This will be a 3-part series celebrating some of my favorite apps in 2012: Mac apps, Mac & iOS crossover apps and iOS apps. These are apps that I use regularly. Not all of them are new, and it’s not even close to a comprehensive list; just a few I thought worth mentioning.
Great Mac apps for 2012
Sublime has become my editor of choice. It’s the reason I’m learning Python, and it’s the most flexible and powerful editor I’ve currently come in contact with. Once you get used to the un-Mac-like interface and memorize a few keyboard shortcuts, it’s fast and easy to code with, and even pretty good for writing Markdown.
This year’s update to Curio was pretty amazing. If you want a project management app that works with a less structured way of thinking, Curio is perfect for collecting all kinds of documents, brainstorms, notes and more. It has the ability to add due dates and progress reports and see overviews of projects in a very organized manner.
Simplify is my favorite music controller. It works with both Spotify and iTunes and will detect which is playing at the time. It shows cover art on the desktop (and you can customize it), provides global control hotkeys and a popup music info and control panel.
If you write documentation for screen-based procedures, Clarify is an amazing tool for quickly gathering screenshots, adding instructions and outputting PDF, HTML or even blog-based instructions. Also see ScreenSteps for more in-depth documentation and update management.
By far one of my favorite utilities of the year. It gets your menu bar items on your Mac under control, hiding things that you don’t need to see in a separate menu bar that can be hidden. Menu items that provide notifications can be set to show for a specified period of time before hiding again. It lets you control the position of each icon and can manage system icons as well. Worth every penny.
PopClip brings iOS style selection popups to the Mac. When you select some text, it pops up a contextually-aware, iOS-style hud that allows for copy, cut, paste and a multitude of custom actions. You can even build your own extensions for it.
Trickster offers a menu bar popup that shows you your most recent files and gives you easy access to them. Track downloaded files or files you saved from any application and forgot where you put them. It can sort by type and allows flagging and favorites.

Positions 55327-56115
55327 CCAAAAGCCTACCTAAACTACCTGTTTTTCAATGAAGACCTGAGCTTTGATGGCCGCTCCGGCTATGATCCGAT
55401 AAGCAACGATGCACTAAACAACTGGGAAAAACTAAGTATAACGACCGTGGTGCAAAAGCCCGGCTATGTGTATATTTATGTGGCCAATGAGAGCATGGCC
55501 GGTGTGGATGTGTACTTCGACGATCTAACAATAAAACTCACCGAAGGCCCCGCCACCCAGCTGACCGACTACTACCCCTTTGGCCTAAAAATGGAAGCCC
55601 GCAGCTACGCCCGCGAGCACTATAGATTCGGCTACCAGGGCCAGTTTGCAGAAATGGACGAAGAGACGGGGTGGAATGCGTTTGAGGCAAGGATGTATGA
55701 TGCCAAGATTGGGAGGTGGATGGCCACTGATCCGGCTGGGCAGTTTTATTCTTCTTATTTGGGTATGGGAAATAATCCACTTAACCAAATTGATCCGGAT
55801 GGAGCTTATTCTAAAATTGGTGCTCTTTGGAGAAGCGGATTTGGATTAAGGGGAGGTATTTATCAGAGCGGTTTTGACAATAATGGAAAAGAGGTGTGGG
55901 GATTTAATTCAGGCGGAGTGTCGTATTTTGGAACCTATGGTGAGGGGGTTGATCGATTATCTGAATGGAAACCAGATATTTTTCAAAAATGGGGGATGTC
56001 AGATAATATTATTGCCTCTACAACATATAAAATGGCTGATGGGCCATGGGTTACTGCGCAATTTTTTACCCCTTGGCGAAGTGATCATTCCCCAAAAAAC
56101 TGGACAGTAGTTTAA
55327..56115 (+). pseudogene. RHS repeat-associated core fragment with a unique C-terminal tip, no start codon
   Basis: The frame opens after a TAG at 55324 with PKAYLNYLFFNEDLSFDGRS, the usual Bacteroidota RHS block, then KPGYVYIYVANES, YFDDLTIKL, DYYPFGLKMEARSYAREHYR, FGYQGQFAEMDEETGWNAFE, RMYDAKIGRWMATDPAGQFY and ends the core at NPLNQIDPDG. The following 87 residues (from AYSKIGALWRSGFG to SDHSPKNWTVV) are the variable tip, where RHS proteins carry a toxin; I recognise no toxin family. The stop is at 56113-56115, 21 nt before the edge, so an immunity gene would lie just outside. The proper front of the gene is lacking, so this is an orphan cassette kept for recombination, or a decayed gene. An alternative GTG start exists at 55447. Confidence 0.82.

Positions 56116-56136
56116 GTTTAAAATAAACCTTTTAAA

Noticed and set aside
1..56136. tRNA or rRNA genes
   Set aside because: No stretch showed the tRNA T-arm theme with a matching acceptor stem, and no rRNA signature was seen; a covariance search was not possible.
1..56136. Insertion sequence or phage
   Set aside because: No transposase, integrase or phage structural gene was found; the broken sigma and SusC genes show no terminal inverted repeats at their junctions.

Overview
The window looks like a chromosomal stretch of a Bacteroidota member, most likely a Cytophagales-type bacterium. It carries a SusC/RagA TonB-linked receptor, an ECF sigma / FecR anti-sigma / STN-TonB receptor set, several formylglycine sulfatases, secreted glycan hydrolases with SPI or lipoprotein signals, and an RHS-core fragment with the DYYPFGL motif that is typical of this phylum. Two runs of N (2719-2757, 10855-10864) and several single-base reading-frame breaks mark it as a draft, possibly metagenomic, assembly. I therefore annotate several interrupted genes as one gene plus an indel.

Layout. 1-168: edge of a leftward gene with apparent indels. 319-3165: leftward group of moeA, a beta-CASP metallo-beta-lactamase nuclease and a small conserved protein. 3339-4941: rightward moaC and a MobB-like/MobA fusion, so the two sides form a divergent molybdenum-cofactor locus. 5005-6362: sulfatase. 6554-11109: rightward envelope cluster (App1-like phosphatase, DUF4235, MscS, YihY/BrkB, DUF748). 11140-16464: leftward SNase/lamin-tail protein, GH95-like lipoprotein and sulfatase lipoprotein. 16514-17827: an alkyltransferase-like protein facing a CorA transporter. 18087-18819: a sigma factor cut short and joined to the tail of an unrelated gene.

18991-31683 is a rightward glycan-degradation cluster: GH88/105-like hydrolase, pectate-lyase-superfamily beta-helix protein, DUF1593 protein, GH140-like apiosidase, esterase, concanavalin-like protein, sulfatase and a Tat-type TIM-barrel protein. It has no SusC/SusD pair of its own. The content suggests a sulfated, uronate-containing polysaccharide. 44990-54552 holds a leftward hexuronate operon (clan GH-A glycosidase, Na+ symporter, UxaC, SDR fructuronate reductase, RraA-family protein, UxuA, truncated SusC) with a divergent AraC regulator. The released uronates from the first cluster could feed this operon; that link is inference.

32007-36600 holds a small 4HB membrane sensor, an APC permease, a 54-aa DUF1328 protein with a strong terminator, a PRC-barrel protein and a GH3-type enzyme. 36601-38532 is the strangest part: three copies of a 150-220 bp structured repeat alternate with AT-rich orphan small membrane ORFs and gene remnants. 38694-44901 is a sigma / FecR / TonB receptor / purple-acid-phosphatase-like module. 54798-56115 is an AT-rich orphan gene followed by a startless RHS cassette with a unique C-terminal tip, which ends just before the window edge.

FoldingText is the “sequel” to TaskPaper. It’s a fully-fledged Markdown editor that renders your markup inline. It has task list and timer capabilities, as well as advanced tools for scripting searches and manipulations. A text nerd’s playground.
Shush is my current microphone-muting tool of choice. With a very elegant menu bar interface, you can set it to push-to-talk or push-to-mute, and toggle between modes with a double tap on your Function key. Simple and powerful.
I’m not a big fan of linear outlines, but Tree turned that around for me. If you brainstorm, this is a vital tool that can visualize a standard outline in a more mindmap-like horizontal format. I elaborated a little bit earlier this year.
Slicy is a tool for web and application developers. It makes it possible to name layers in a Photoshop file with image names, mask and size them and then output all of the “sliced” images in one fell swoop. It even has tools for automating the process of generating @2x Retina images, as well as the ability to automatically regenerate images every time the PSD file changes.
LiveReload is another web design tool. It watches for changes in a project folder and updates web browsers as changes are detected. CSS and image changes can be inserted without refreshing the page. You can use a single script line in a page to make it work with any browser without requiring plugins, and you can refresh multiple pages in multiple browsers (including iOS simulators and devices) simultaneously. It also handles compiling SASS, LESS, CoffeeScript and more.
Very honorable mention to CodeKit, which excels in a few different areas. I use both, depending on the project.
Purple is an awesome tool for creating HTML5 animations. I’m using it as part of the development process for an iBookstore book I’m working on and it’s been indispensable. Keyframe animations, masking and all of the major tools you need to pull off advanced animations. It can also turn layered PSD files into layered animation projects.
I put Path Finder on the back burner this year, and TotalFinder has filled in the blanks for me. It extends Finder with a few tweaks, including tabs and dual-pane interface. Combined with Yoink, it makes a great lightweight Path Finder replacement.
Stay tuned for more apps. Next up: some great apps with both Mac and iOS versions for easy sync and data portability.